Note: At this point, ETS supports three different LMS: a low-end version WebCT, low-end version of BlackBoard, and a home-grown system, CourseWeb, that is integrated with the Registrar’s systems. CourseWeb, however, only provides a few features such as links to websites developed elsewhere, a current syllabus, and course descriptions. In 2002, ETS conducted an RFP with the intention of buying an enterprise version of an LMS from some commercial vendor such as BlackBoard. However, the RFP process has been cancelled.

As I recall, ETS joined Sakai in 2003 and would eventually decide to co-develop a enterprise level LMS with other members of Sakai. This community source LMS would eventually become the enterprise level LSM for the Berkeley campus. It would interoperate with the Registrar’s Class Schedule and the campus Student Information System. Nevertheless, the gameplan according to this article was for ETS to work with SIS to continue to develop CourseWeb in house.

Also, at this point, ETS plans to work with standards setting bodies such as IMS Global. However, in late 2006, ETS decides to pull out of IMS. Then, in late 2007, the UC Office of the President decides to re-join IMS.

All-UC video conference on MIT’s Open Courseware Initiative
by Fred M Beshears, ETS
Spring 2003

Note: Berkeley invites representatives from MIT’s OCW Initiative to explain what is now known as Open Educational Resources to representatives from all nine UC campuses. In 2003, the idea of inviting faculty to give away course content (e.g. PowerPoint slides used in lecture) was very new and controversial. What we were learning, however, is that many faculty are actually happy to do this, as long as they get credit for their work. At this point, we did not have the kinds of creative commons licenses that we now do. These licenses help clarify exactly what is being given away.

Upcoming ETS training
by Judy Ster, ETS
Spring 2003

What’s new with CourseWeb?
by Mara Hancock, ETS
Winter 2003

Note: ETS continues to work with Student Information Services to do pilot testing and to build new features into Berkeley’s home-grown system: CourseWeb. At the same time, ETS still supports two low-end versions of commercial LMS: WebCT and Blackboard.


2004

ePortfolios: What’s behind the hype?
by Phil Walz, School of Information Management and Systems
iNews 2004

Multimedia Services Update
by Adam Hochman, ETS
iNews 2004



2005

ETS Multimedia Services to be phased out
by Mara Hancock, ETS
iNews 2005

Sakai Project and community source at UC Berkeley
by Mara Hancock,ETS
iNews 2005

Note: UC Berkeley joined the Sakai project in December of 2003. The plan outlined here calls for phasing out the low-end versions of WebCT and Blackboard. Berkeley’s brand for the Sakai software will be bSpace. At this point, ETS is “anticipating moving some of the CourseWeb functionality into bSpace.” Eventually, the home-grown CourseWeb system will be phased out in favor of Sakai.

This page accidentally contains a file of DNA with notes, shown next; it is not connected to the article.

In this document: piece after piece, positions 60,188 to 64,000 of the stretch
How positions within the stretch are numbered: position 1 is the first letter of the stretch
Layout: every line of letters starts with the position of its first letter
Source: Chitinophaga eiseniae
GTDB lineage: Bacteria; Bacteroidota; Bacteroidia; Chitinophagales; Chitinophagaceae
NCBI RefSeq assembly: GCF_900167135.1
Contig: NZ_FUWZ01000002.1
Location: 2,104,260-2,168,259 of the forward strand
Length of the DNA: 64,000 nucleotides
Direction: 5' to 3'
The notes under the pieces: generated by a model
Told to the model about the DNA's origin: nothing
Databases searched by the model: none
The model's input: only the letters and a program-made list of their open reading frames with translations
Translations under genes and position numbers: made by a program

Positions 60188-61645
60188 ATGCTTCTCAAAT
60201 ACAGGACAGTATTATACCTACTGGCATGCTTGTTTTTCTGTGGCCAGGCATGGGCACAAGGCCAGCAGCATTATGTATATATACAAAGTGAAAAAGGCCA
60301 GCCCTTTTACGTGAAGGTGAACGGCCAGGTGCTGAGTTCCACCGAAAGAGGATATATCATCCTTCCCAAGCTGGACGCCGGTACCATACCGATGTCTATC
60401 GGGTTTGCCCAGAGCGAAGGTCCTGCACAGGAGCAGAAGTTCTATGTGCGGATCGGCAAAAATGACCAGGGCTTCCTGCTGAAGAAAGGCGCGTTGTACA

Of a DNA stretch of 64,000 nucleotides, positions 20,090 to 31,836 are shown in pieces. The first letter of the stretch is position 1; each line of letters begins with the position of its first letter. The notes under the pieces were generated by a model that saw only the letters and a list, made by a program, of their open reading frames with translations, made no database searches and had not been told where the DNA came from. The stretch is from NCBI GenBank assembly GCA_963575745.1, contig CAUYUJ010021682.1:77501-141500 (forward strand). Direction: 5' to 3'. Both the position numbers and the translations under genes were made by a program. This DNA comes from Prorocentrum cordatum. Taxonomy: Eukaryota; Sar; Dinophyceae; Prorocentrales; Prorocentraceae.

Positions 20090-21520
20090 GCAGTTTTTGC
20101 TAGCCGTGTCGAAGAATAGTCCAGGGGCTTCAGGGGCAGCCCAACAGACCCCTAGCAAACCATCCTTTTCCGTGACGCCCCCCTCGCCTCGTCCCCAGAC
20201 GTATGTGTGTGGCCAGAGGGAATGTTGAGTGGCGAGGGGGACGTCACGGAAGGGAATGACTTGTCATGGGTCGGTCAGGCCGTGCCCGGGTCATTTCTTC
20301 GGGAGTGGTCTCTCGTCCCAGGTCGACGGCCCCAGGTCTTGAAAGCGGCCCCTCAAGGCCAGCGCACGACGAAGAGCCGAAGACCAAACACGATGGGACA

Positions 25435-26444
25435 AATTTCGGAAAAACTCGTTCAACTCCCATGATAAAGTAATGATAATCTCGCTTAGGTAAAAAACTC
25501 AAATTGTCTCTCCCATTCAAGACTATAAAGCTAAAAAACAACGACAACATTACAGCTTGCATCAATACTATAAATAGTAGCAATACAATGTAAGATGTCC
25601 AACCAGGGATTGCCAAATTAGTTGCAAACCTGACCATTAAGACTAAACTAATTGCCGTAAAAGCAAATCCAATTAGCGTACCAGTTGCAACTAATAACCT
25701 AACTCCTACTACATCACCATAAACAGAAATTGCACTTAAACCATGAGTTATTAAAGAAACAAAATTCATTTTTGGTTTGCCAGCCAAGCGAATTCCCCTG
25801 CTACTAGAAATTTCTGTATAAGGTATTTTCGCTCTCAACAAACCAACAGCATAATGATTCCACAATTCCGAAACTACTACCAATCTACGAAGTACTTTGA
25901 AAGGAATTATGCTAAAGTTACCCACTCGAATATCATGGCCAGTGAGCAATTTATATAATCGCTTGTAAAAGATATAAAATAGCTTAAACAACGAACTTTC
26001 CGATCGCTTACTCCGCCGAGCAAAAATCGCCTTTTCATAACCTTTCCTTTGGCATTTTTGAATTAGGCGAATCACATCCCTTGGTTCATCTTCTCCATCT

The case for creative commons textbooks
by Fred M Beshears, ETS
iNews 2005

Note: This article looks at the cost of commercial textbooks and argues for a creative commons alternative. It uses cost data from the British Open University, which develops online courses for around 250,000 students. Further, it calculates what it would cost a large coalition of schools (around 1,000 schools) to buy the content produced by the OU and then release that content with a creative commons license. (Note: contrary to what this article states, the British Open University spends up to $3 million per course, not an average of $3 million. This, of course, lowers the cost of buying the OU’s content and putting it in the public domain.)

As this article notes, the idea of organizing 1,000 schools to collectively purchase resources that would open sourced was initially proposed by Ira Fuchs. He called his idea Educore. However, he was mostly talking about developing software for student record systems and learning management systems. This article extends Ira’s idea to domain of textbooks.

There is at least one problem this article does not address: How do you get faculty to use open textbooks once they’re made available? At the OU, this isn’t a problem: Teaching faculty are obliged to use the content developed by the senior faculty who supervise the development and maintenance of the content owned by the OU.

An updated version of this article can be found at: The case for creative commons textbooks.

An article that discusses ways to encourage faculty to use creative commons textbooks can be found at: Persuading faculty to select open textbooks.

Webcast.berkeley update: rebuilt application, podcasts, and more
by Obadiah Greenberg, ETS
iNews 2005



2006

Organizational Changes at IST and the Office of the CIO
by Shel Waggener, Chief Information Officer
iNews 2006

Note: This plan differentiates IS&T, the central technology delivery organization, from the Office of the CIO, which will be responsible stewarding the Campuswide IT Strategic Plan as well as IT architecture, policy, security, privacy, ad staff development.

What is not mentioned in this article is that towards the end of 2006 UC Berkeley (i.e. ETS) decided to withdraw from IMS Global. Up until then, I had been the representative to IMS and had served as co-chair of the IMS technical board for two years. However, towards the end of 2007, the UC Office of the President decided to re-join IMS Global. Back in 2006, Shel Waggener told me that he had asked the other CIOs in the UC System if there was any interest in staying in IMS. Shel informed me that there was no interest in IMS at that time. But to my surprise, approximately twelve months later, the UCOP decided to join IMS.

In my opinion, it’s good that the UC system decided to re-join IMS. Their standards play a central role in helping schools plan their IT architecture.



2007

bSpace in full swing
by Mara Hancock, ETS – Learning Systems
iNews 2007

Note: WebCT has now been retired, and the “creaky” low-end Blackboard System is in the process of being phased out. bSpace is the local implementation of Sakai. This article also explains the challenges of working with a coalition of schools to develop ‘community source’ software.

Campus classroom upgrade and renovation project
by Brenda Farmer, ETS Classroom technology
and by LaVern Lazzereschi, Office of the Registrar
iNews 2007

New bSpace release and Blackboard retirement